But for all of his quirks, Zapata loved his family.  He and Jose had an amazing bond, and I was one of his closest friends. When Chicken joined us in 2007, Zapata was right behind Relampago in the Chicken Fan Club. (Crianza hated Chicken; she was resentful from the second she laid eyes on the corgi.)  Relampago at that point was 13 years old, and he could just admire, but Zapata played and played with the corgi puppy and every time Chicken and Olivia came to visit, he'd take on Chicken entertainment duties.    Relampago's departure and Celosa's arrival in 2008 were changes, but he accommodated them with aplomb.

The first time Graham ever came to visit, Zapata was staying with me. I warned Graham about Zapata's quirks, and as we opened the door, Zapata barrelled past us and went running down the street. Graham dropped everything and hightailed it after Zaptata, catching him before he got to the busy street. Z took a bite out of Graham, and ever since, everything between them was cool, though Graham always opted to sleep in the den when Zapata stayed over because Z kept kicking him out of bed.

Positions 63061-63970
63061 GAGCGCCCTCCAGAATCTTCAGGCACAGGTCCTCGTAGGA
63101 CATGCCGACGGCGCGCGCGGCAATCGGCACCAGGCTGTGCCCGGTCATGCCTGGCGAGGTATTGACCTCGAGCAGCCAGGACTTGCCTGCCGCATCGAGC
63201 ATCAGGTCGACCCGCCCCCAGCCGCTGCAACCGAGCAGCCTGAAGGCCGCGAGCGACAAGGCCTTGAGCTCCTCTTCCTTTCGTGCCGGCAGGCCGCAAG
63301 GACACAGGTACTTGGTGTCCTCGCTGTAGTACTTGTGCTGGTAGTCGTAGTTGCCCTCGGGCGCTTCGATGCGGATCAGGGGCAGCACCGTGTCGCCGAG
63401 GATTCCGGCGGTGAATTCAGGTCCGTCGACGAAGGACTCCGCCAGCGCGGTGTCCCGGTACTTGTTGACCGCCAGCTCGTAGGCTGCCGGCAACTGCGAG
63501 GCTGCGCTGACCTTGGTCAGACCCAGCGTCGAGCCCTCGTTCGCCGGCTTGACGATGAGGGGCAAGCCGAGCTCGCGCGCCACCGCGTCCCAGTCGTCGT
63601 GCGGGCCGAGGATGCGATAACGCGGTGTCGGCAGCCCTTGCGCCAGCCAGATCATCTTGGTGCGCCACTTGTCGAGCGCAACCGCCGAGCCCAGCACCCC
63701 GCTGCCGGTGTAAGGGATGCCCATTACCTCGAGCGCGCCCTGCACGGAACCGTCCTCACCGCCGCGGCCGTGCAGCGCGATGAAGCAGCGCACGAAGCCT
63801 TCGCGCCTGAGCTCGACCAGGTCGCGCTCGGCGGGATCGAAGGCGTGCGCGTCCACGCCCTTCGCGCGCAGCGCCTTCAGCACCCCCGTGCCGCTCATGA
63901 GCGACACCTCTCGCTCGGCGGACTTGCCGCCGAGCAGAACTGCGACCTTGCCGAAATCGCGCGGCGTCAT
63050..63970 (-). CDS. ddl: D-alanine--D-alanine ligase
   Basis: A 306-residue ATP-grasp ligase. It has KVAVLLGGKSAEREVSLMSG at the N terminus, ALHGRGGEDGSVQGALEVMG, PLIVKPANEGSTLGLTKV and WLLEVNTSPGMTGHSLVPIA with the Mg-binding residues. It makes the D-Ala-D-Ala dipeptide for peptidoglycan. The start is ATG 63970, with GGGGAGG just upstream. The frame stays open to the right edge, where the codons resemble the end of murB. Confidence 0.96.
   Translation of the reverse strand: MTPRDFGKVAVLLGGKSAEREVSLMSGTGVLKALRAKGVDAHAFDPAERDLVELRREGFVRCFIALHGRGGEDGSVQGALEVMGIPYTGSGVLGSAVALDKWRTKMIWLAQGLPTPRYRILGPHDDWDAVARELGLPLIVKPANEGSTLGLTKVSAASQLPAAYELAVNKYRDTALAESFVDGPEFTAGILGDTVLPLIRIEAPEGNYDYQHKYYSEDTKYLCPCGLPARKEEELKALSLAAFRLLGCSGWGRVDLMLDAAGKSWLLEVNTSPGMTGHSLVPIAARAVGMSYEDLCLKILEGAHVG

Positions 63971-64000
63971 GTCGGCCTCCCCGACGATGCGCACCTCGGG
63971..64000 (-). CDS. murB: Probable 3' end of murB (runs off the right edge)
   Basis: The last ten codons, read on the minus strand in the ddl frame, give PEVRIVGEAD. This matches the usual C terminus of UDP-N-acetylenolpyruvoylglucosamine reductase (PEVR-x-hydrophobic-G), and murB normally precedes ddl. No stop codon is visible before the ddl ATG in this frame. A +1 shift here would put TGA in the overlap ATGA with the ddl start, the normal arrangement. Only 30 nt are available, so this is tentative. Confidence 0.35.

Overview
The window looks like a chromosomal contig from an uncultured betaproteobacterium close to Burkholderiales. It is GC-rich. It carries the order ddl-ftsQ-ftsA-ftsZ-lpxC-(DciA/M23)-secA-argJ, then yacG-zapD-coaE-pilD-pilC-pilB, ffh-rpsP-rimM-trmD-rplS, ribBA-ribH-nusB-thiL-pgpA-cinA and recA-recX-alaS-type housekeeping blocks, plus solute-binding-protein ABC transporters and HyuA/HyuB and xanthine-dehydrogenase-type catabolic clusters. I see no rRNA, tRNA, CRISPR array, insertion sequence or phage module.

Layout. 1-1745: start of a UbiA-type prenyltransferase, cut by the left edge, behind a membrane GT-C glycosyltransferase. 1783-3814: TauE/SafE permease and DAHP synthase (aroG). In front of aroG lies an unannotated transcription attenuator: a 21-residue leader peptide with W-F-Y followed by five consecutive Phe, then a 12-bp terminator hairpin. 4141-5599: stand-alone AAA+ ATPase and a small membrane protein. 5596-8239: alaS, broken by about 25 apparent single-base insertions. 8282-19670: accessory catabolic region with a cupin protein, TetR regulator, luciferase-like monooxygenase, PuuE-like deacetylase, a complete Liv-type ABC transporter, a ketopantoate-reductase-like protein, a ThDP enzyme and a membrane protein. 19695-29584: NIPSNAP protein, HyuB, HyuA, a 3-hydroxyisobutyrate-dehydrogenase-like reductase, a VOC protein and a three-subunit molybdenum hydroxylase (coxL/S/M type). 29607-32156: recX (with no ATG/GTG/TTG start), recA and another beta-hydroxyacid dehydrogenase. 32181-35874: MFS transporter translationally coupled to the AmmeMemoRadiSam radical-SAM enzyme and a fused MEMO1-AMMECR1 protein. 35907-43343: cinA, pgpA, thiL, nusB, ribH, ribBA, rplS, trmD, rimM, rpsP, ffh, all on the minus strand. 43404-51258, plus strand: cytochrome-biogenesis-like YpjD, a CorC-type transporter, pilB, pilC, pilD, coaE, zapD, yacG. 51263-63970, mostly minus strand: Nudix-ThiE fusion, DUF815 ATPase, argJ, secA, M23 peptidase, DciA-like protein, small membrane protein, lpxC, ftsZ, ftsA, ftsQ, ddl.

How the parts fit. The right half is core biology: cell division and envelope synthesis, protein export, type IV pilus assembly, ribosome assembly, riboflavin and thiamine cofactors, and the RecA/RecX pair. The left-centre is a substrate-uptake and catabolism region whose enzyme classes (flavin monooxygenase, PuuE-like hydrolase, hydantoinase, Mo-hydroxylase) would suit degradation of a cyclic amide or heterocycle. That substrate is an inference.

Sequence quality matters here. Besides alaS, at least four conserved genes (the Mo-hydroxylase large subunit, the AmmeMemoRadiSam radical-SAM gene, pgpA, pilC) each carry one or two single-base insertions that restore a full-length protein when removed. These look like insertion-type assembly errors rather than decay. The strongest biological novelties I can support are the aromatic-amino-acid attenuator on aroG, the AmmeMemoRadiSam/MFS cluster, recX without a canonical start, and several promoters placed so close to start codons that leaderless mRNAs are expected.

The only one he didn't really like was Fusilli.  Fusilli was fascinated with him as a puppy, but Zapata wanted nothing to do with him.  Zapata was 11 when we got Fusilli, and maybe he was just over catching up with a youngster.   In 2014, they got into a pretty bad fight and after that we kept them separated.